Exploring the Protected Areas in the UNESCO Dolomites World Heritage Site – part four
Exploring the Dolomiti d’Ampezzo Natural Park
“Throughout history we have always managed our natural resources by ourselves, so the management of the park is neither public nor private, it is community-oriented. This is what makes the Dolomiti d’Ampezzo Park such an exceptional protected area within the UNESCO World Heritage Site. The park representatives are not politicians, they are voted by the people. Ours is an example of an ancient democratic tradition which is well aware of the importance of careful management of its natural resources.”
Michele da Pozzo, the director of the Dolomiti d’Ampezzo Natural Park
Brief presentation of the Dolomiti d’Ampezzo Natural Park
Designated a protected area in 1990, the Dolomiti d’Ampezzo Natural Park covers an area of 11,200 hectares entirely within the Municipality of Cortina d’Ampezzo, once the property of the local land management institution Le Regole d’Ampezzo. Bounded to the north by the Fanes-Senes-Braies parkland, the land in the Province of Belluno together with that in Alto Adige forms a single complex with similar environmental features. The Ampezzo Dolomites include the Cristallo, Tofane and Lagazuoi chains. This natural parkland, established to safeguard the unique, priceless geological and natural heritage of this area, has chosen as its symbol the sempervivum dolomiticum, also known as the houseleek, a plant that is endemic exclusively to the Ampezzo Dolomites.
Learn more about System 5 of the Dolomiti Settentrionali
Interview with the director of the Dolomiti d’Ampezzo Natural Park,
Michele da Pozzo
The Dolomiti d’Ampezzo Park as explained by director Michele da Pozzo, with its specialised variety of flora and fauna, deseasonalisation of tourism and the ancient democracy of the Regole d’Ampezzo.
How has the Park changed since UNESCO inscription in 2009?
“The Dolomiti d’Ampezzo Park hasn’t changed since inscription in 2009, as far as the institution or our management are concerned.
What has changed is the kind of visitors we are getting, in fact we have recorded an increase in foreign tourists. Our area has welcomed foreign tourists for years now, but after inscription these numbers have definitely increased. Tourists are coming more out of high season and want more information about the environment and the activities on offer in the park. The interest visitors have for our area is becoming more and more specialised, showing particular interest in the special species of flora and fauna we have. Our reaction to these requests has been to organise more courses run directly by Alpine and nature guides in the area who work with the park. We have also seen a rise in job opportunities thanks to inscription, guides being a case in point. But it’s not all good news, we have noticed an increase in traffic, especially motorbikes and bicycles, which needs better organisation and supervision as it is actually dangerous. During the high season when we are overcrowded, we are very busy.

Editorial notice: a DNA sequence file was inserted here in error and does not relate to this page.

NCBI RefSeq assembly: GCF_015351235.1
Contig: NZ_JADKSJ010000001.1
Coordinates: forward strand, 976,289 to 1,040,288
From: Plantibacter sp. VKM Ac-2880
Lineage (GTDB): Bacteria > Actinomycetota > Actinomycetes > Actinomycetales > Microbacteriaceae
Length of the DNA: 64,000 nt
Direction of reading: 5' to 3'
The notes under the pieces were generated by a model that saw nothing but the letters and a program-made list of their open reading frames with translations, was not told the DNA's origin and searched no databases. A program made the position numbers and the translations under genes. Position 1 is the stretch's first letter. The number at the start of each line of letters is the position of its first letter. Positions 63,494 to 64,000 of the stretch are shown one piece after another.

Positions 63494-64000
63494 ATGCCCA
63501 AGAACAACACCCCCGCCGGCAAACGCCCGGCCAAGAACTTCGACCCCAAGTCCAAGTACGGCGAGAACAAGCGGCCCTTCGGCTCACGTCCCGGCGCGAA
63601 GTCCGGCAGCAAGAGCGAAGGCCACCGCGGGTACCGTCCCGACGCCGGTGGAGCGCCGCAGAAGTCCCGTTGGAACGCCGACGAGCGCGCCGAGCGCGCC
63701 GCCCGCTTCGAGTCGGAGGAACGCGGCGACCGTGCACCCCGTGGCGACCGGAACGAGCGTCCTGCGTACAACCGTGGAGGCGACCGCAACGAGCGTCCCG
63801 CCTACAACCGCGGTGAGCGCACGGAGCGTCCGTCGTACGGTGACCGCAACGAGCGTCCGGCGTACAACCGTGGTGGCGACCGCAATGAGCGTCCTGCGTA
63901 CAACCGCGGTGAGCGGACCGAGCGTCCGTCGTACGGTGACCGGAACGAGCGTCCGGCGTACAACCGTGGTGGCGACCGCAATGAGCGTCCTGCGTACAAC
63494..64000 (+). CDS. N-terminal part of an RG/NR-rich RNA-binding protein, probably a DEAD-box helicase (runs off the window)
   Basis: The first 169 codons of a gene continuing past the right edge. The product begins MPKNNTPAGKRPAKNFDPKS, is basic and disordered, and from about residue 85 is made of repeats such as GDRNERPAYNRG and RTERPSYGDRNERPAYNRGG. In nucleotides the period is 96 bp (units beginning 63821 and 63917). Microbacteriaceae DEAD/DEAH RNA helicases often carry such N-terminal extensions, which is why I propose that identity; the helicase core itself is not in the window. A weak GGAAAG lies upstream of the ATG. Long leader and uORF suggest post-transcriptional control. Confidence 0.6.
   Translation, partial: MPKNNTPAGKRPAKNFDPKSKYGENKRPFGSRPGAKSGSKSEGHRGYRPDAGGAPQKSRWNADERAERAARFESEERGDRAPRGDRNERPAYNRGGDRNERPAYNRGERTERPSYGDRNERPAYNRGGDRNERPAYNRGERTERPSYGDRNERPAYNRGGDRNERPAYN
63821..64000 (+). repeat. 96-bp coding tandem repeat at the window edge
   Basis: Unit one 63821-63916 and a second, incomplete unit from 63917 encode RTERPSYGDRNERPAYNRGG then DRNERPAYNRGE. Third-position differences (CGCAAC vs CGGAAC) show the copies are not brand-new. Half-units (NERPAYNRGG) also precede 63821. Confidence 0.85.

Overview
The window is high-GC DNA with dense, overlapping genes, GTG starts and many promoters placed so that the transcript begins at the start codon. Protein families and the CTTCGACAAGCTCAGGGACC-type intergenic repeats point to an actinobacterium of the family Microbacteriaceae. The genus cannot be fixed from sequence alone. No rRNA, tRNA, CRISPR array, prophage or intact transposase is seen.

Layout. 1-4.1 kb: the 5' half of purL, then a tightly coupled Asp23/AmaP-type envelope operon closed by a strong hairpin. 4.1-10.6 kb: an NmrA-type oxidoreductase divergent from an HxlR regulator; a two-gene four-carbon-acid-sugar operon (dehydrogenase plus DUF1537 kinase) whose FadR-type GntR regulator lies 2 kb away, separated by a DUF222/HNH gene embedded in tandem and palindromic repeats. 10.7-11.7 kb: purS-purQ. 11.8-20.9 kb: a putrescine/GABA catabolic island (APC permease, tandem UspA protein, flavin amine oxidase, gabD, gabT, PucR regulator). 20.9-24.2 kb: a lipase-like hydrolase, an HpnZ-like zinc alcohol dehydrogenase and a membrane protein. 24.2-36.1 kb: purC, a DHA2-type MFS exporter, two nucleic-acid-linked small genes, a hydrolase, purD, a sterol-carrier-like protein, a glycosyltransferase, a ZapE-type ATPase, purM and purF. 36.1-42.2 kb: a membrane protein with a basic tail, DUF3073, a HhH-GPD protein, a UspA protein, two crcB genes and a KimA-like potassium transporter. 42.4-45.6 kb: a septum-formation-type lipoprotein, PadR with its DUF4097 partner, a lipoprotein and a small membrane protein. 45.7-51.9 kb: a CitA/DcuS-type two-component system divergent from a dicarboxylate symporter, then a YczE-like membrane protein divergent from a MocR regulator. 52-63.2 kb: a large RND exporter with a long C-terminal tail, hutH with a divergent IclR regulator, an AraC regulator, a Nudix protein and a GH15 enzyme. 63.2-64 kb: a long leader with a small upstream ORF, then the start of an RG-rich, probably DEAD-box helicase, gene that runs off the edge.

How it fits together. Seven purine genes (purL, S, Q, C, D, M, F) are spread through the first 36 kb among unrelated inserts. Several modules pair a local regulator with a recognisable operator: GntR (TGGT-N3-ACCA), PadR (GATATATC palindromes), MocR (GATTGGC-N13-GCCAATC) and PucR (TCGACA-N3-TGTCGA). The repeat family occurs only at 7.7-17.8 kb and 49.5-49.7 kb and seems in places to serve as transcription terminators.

Our experience has taught us that, in areas like ours with a high percentage of tourists, visitor concentrations in certain areas and at specific times of the year do not upset the equilibrium of the fauna, which is actually used to this presence and therefore emigrates to neighbouring areas which are visited by fewer tourists. To respect environmental balances, we tend not to create new trails in areas with high tourist density like ours, thus avoiding interaction between man and the environment in areas which are still wild.“
Why is it important to be part of the Foundation and a Supporter and active member?
“I truly believe that UNESCO inscription and the subsequent establishment of the Foundation couldn’t have come at a better time.
An Alpine Park Network had been set up a while ago and initially, 20 years ago, we all belonged to it; it was very active. Over the years, the tendency to exchange ideas and experiences gradually began to die out for a variety of reasons and that was when the idea of inscription was first aired, giving us renewed motivation to work together and create a network of protected areas.“
Within the scope of the UNESCO Dolomites Site, what added value does the Dolomiti d’Ampezzo Natural Park have to offer?
“The key feature of the Dolomiti d’Ampezzo Park is its community management model. The park is actually owned and run by the Regole d’Ampezzo, an institution with collective rights to managing the territory and with more than one thousand years of history behind it. Ours is one of the five natural parks in the Veneto Region.
Throughout history we have always managed our natural resources by ourselves, so the management of the park is neither public nor private, it is community-oriented. This is what makes the Dolomiti d’Ampezzo Park such an exceptional protected area within the UNESCO World Heritage Site. The park representatives are not politicians, they are voted by the people. Ours is an example of an ancient democratic tradition which is well aware of the importance of careful management of its natural resources.
Thanks to the Regole and the collectively managed territories, over the years the natural areas and services for tourists and residents have developed hand-in-hand. The area managed by the Regole and used for tourist infrastructures is 2.2% of the total of the collectively run area, which covers 20,000 hectares (of which 11,000 are parkland).“